by Grettel Loney
I love writing for the918, and am so excited that I’ll be posting more frequently. For this reason, I wanted to give you a little snapshot of my life.
I’m proud to be Costa Rican/American. Costa Rica is a beautiful little country in Central America between Nicaragua and Panama. It’s smaller than the state of West Virginia, and the entire country’s population is right under five million—less than the city of Miami!
“Pura vida!” is like the national slogan of Costa Rica. It translates literally to “pure life,” but Costa Ricans use it all the time as a greeting, or to respond to “How are you?” or to just describe something as great. You can’t say, “pura vida!” and not smile!
My parents were born and raised in Costa Rica. My two brothers were born there as well, but I was born in Queens, New York, on May 11, 1971. Just five months later, our family moved back to Costa Rica. When I was six, we moved again—back to the United States. That’s when I learned to speak English.
The Buckeye State
In November of 1977, we settled into Hartville, Ohio, a town of fewer than 1,800 residents and between Akron and Canton. Soon after, the first snowfall settled in as well. I remember looking out the window, and all I could see was a blanket of white covering everything. What a sight! I’d never seen snow before—only on TV. I had no idea what it felt like. I thought it would be soft and fluffy, like cotton—not cold and wet! I remember running out the front door in my pajamas and slippers, before my parents came after me and scolded me to put on a coat and shoes.
My parents chose Ohio because of an American pastor, Henry Helmuth, who they met when he and his family were missionaries in Costa Rica. I was born into a Catholic family. I had a godmother, and I had been baptized in the Catholic Church as an infant. My parents became evangelical Christians in Costa Rica under the teaching of Henry Helmuth. He had a congregation in Ohio—a very nice congregation. I say that because when we arrived, the church had many gifts for our family. From appliances, to pajamas, to electric blankets—they sure knew how to bless a new family. I was especially thankful for my electric blanket. To this day, I use one year-round and remember that congregation’s kindness.
The Great Pacific Northwest
After eight winters in Ohio, we were ready for a change. So, when another pastor friend moved to Oregon and raved about how beautiful Oregon was and how mild the winters were in the valley, my mom, my younger brother, and I packed up and moved to Woodburn, Oregon… via Amtrak! Prettiest move ever—traversing through the northern part of most of this massive country—through Chicago, the Great Plains, and the Rockies to get to the Great Pacific Northwest. My dad and older brother stayed behind to give my brother the opportunity to finish out his last year of high school. Those of you who don’t know much about Oregon have probably at least heard it’s a beautiful state and it rains a lot. As I think back to my four years there, I can honestly say the rain didn’t bother me. Some of my favorite memories are playing soccer in the rain, running in the rain, and track meets in the rain. The winters in the valley were mild as promised, but if you wanted snow, all you had to do was drive to Mt. Hood. And if you wanted to see the Pacific Ocean, you could skip school and be there in an hour and a half!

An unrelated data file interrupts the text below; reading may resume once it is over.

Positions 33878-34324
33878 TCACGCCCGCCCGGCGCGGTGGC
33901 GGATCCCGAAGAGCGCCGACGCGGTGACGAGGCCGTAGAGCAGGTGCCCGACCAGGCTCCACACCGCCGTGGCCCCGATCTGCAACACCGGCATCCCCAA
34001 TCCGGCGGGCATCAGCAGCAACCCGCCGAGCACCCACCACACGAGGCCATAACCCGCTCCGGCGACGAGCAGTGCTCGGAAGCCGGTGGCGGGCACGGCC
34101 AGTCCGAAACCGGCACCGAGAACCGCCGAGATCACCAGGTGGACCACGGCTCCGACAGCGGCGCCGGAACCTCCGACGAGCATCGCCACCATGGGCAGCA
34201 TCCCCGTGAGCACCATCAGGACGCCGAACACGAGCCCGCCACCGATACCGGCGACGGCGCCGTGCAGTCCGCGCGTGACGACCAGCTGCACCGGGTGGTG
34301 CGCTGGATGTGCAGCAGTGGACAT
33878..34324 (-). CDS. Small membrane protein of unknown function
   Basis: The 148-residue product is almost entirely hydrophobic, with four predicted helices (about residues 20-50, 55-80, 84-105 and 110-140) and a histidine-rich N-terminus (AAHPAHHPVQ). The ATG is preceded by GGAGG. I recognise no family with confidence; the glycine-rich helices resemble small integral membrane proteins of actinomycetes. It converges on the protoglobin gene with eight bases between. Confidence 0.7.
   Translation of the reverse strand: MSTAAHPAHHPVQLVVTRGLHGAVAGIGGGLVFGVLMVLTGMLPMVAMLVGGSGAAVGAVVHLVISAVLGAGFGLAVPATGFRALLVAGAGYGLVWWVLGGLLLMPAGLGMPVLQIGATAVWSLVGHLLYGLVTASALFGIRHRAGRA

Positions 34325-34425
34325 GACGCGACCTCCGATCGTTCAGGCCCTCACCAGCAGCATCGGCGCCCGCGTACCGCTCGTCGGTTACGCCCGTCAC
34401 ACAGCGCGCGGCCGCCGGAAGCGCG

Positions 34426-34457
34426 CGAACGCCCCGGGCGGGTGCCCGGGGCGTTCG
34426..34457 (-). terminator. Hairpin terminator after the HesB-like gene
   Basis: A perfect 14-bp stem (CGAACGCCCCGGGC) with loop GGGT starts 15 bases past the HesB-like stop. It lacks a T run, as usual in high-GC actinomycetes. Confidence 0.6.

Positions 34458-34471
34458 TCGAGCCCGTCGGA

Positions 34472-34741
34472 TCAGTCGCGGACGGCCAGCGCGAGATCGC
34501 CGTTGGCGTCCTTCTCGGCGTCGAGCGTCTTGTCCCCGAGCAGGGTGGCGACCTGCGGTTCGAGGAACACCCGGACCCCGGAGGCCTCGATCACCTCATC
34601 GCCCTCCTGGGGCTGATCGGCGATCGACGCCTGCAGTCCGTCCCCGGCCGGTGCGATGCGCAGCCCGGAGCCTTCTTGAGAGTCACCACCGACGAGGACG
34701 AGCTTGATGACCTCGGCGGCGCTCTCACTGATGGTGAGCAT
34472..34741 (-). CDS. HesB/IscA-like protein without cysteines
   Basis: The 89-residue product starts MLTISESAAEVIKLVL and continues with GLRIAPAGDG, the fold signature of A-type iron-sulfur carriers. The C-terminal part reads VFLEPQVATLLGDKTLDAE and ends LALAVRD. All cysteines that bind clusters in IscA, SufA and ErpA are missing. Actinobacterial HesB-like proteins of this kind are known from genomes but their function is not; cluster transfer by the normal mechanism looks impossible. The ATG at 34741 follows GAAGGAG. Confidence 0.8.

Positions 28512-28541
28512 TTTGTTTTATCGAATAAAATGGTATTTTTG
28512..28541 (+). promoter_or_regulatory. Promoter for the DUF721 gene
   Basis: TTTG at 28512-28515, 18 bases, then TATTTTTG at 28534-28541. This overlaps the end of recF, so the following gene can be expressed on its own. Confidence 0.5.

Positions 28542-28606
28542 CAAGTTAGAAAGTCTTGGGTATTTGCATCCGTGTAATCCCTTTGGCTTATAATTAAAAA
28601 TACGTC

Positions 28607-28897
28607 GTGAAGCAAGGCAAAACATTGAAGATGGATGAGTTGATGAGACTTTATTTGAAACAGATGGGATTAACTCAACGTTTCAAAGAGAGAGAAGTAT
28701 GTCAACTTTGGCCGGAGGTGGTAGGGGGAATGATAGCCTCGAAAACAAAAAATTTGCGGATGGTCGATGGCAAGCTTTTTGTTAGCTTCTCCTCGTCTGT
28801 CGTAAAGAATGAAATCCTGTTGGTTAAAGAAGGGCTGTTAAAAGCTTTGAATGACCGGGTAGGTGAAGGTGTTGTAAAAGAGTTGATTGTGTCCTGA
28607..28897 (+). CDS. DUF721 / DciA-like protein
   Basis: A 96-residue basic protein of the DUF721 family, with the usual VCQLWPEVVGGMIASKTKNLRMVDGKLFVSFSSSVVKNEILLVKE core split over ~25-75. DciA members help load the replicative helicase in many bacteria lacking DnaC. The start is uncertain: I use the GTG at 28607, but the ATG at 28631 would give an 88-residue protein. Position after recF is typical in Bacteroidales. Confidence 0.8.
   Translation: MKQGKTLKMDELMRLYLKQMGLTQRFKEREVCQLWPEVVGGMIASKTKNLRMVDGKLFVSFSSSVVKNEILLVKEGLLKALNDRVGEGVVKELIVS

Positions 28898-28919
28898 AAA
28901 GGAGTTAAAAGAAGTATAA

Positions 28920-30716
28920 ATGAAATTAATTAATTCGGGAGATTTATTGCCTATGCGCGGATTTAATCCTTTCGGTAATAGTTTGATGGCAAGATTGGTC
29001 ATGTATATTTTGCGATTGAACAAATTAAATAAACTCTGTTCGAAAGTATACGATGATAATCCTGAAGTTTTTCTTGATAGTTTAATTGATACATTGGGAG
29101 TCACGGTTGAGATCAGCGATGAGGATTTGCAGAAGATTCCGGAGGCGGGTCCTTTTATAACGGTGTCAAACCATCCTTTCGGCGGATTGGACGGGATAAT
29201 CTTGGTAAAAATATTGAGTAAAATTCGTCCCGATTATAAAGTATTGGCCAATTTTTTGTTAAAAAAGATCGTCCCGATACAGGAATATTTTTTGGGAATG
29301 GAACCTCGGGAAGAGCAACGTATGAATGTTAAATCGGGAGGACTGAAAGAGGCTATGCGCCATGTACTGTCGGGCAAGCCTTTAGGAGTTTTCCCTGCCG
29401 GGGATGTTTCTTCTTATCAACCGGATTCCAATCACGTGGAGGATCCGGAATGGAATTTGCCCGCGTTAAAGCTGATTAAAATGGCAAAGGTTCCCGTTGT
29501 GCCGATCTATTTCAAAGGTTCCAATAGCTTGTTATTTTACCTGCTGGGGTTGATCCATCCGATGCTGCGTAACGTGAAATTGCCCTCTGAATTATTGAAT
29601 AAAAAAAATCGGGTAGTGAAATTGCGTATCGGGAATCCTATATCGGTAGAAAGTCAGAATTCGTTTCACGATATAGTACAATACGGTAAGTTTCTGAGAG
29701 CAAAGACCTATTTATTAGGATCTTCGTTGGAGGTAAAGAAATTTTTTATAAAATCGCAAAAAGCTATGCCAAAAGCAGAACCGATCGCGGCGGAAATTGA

My older brother came to Tulsa to attend Oral Roberts University. I followed in 1989. My mom and other brother moved down here, too. My dad met up with us a little after. I graduated in 1993 with a degree in Broadcast Journalism. Because my immediate family had moved to Tulsa, too, there was no reason to go back to Oregon after I graduated. Oklahoma—where the winds come sweeping down the plains—has been home ever since. I am now married and have a family of my own.
That’s just a little background on me, but I’d like you to also know the reason I write.
“I am not ashamed of the gospel, because it is the power of God for the salvation of everyone who believes.” Romans 1:16 (NASB)
I simply want to share straight from my heart and God’s word about His love and His faithfulness. I can honestly say that without God I would be a bitter woman. I would be painfully shy, anxious, depressed, and would have really low self-esteem.
“Now the Lord is the Spirit, and where the Spirit of the Lord is, there is freedom.” 2 Corinthians 3:17 (NIV)
For some, Christianity can seem a little crazy, or a lot crazy, or a big mystery. Some think one’s religion should be a private thing. I’m no expert on theology or religion, but I do know this—because of God, I can gratefully say I am free! Free from bitterness, free from shame, free from anxiety, and free from worrying about what others think of me. I am free from a poor self-image, free from over achieving to only feel average. I’m just free! With this freedom comes joy and lasting peace—even through the storms of life. I look forward to sharing more with you!
By the way, the918 has provided many of us with a platform we’ve never had before. We’re encouraging thousands with stories about Tulsa, Life, and Faith. If you have a story you’d like to share that falls under any of these categories, please reach out to me or Carol Sokolsky. We’ve love to talk to you! Contact info: Grettel Loney: gretloney at gmail dot com or on Facebook, Grettel Loney. Carol Sokolsky: carol.sokolsky at gmail dot com or on Facebook, Carol Sprunger Sokolsky. Check out the rest of the918.org to get a bigger picture of what we’re all about.
“Let the whole earth sing to the LORD! Each day proclaim the good news that he saves. Publish his glorious deeds among the nations. Tell everyone about the amazing things he does.” 1 Chronicles 16:23, 24 (NLT)
Grettel Loney is a wife, a mom, and a follower of Christ. She has two teenagers, a sweet dog, and a silly cat. Her greatest desire is to point others to the love and the power of the Almighty.